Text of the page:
Staphylococcus aureus is the leading cause of life threatening skin and soft tissue infections, osteomyelitis, pneumonia and endocarditis, but spends much of its time as a commensal bacterium, colonizing 30-50% of the population asymptomatically. Vaccine candidates show promise for highly susceptible populations, but a general, effective approach to preventing staphylococcal infections remains elusive. Moreover, the mechanistic basis for the commensal-to-pathogen switch is complex and remains unsolved, but changing nutrient availability in the various environments of the human host likely plays an important role in informing the bacterium's decision to switch between lifestyles. The global transcriptional regulator CodY is activated by isoleucine, leucine, valine (ILV) and GTP, and adjusts metabolism and virulence gene expression. Our preliminary data indicate that CodY activity is not binary (i.e., on or off). Rather, CodY can sense a range of concentrations of ILV and GTP to generate a hierarchical transcriptional and physiological response. That is, under conditions of increasing ILV and GTP depletion, toxins and spreading factors are sequentially induced. Additional work by our lab has shown that CodY controls nearly all of the known virulence genes in conjunction with three of the most important regulators of S. aureus virulence: the Sae two-component system, the regulatory protein Rot, and the Agr quorum-sensing system. In collaboration with staphylococcal biologists Christopher Montgomery (Nationwide Children's Hospital), Victor Torres (NYU School of Medicine), and Taeok Bae (Indiana School of Medicine-NW), we will unravel the mechanistic basis by which CodY ties virulence to nutrient availability. We will use LC-MS based metabolomics, confocal microscopy, classical molecular genetics and biochemistry to (i) determine the mechanisms by which CodY regulates the expression of the sae locus, and (ii) determine how nutrient availability alters the activity of the Sae Two Component System. Additionally, we will explore mechanistically how CodY constrains virulence during S. aureus-immune cell encounters as well as during skin and soft tissue infection using a mouse model of S. aureus dermonecrosis. Understanding how nutrient signals are integrated into the virulence regulatory network by factors like CodY can potentially inform the rational design of novel antimicrobials that limit host damage, desperately replacing obsolete antibiotics in an era of pan-resistance.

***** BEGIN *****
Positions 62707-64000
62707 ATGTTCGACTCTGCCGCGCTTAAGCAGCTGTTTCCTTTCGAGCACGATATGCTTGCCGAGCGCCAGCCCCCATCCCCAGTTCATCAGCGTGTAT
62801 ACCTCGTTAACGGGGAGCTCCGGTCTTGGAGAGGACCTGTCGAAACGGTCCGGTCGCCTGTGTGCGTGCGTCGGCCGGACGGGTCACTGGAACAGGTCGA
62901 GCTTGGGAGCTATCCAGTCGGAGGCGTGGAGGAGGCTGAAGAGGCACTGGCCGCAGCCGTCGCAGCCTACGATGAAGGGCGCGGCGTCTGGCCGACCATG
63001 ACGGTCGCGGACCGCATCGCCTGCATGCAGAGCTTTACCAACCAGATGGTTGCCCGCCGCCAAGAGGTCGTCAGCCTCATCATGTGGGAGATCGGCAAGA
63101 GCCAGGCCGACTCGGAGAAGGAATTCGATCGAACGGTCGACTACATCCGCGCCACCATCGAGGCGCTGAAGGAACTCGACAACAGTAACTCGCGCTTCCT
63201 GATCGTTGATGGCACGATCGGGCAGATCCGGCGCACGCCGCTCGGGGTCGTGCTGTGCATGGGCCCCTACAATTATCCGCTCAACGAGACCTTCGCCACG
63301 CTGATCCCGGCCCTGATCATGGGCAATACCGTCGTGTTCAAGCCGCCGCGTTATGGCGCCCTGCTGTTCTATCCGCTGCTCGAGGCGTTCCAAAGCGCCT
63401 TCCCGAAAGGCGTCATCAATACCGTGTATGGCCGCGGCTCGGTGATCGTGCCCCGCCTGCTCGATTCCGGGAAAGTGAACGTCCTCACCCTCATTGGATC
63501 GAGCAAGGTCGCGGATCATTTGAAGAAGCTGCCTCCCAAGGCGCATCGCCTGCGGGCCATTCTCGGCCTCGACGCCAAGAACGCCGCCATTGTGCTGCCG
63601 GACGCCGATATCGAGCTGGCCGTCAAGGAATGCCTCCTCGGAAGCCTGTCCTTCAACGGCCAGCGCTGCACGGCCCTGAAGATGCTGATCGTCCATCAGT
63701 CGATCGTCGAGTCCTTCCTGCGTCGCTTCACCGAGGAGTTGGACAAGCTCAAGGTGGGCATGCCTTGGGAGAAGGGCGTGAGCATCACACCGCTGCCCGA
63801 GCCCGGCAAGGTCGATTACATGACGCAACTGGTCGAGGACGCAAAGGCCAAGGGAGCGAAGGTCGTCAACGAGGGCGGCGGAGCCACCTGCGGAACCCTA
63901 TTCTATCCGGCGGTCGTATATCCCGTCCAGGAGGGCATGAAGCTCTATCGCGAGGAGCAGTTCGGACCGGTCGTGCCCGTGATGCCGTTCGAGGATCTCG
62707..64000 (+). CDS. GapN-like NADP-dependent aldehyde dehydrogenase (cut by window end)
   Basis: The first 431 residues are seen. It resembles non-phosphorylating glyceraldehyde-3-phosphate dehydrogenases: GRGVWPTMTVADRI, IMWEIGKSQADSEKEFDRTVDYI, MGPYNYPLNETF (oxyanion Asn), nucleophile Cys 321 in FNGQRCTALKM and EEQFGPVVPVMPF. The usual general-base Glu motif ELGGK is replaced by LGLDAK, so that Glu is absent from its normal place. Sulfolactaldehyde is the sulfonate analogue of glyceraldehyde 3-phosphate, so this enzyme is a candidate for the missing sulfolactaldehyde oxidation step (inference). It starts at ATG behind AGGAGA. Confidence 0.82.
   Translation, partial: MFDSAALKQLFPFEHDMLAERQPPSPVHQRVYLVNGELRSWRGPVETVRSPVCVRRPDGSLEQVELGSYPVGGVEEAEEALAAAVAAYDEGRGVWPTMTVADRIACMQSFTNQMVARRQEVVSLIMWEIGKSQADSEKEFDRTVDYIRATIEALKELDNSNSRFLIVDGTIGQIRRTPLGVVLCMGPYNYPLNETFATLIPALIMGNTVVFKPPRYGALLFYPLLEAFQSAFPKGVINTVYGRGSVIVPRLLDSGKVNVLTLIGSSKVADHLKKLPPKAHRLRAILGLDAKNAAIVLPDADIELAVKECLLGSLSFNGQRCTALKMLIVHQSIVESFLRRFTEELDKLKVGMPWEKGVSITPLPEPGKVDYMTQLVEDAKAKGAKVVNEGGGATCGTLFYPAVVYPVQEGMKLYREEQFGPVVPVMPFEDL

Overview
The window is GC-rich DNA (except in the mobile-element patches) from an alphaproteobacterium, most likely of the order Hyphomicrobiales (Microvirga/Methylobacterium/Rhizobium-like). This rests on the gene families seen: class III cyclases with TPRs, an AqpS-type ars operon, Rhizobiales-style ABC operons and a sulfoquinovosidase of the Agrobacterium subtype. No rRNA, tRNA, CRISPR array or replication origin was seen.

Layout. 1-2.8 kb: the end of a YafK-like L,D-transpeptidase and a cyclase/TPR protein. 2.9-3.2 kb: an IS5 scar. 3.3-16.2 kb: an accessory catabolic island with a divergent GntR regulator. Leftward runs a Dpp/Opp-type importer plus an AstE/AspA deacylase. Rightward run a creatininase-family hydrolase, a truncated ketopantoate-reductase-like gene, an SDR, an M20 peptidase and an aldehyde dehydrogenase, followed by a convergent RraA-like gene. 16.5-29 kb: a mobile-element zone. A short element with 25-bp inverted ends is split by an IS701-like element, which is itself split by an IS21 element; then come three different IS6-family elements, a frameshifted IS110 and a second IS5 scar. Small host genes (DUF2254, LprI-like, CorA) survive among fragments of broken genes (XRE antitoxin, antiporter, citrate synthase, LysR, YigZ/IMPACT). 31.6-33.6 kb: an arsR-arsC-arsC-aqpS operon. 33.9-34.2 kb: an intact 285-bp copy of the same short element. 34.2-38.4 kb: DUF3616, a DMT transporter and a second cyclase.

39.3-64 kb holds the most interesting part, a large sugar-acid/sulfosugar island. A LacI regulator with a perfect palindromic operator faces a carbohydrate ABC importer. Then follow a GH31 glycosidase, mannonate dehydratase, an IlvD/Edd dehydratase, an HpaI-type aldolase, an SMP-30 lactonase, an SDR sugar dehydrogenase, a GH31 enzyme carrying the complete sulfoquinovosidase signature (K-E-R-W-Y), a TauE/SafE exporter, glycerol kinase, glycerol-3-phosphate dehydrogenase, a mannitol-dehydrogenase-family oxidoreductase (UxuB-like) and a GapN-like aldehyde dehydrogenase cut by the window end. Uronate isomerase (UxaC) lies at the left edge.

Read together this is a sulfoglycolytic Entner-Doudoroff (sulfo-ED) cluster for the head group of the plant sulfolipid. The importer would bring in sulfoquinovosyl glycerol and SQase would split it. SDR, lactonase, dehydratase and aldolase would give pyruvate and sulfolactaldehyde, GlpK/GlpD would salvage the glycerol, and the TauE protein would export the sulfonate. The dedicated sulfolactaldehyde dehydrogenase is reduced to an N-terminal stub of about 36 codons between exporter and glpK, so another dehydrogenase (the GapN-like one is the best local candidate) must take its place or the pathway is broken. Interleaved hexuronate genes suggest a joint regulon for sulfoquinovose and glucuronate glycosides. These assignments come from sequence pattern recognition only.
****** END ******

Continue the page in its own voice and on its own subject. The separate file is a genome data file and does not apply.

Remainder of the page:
Public Health Relevance

. Staphylococcus aureus is a bacterium that can persist in and on our bodies, carrying out a harmless existence before turning harmful and causing life threatening infections. CodY is a regulatory protein for turning on and off the genes that mediate this lifestyle switch, but knowledge about how CodY orchestrates this developmental process as a function of available nutrients is very limited. This proposal aims to determine mechanistically how S. aureus uses CodY and key nutrients to induce the physiological changes and factors required to convert benign bacteria to dangerous pathogens, revealing potential new avenues for developing antimicrobials that limit persistence and disease at a time when many antibiotics are ineffective.

National Institute of Health (NIH)
National Institute of Allergy and Infectious Diseases (NIAID)
Research Project (R01)
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Special Emphasis Panel (ZRG1)
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Huntley, Clayton C
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Georgetown University
Schools of Arts and Sciences
United States
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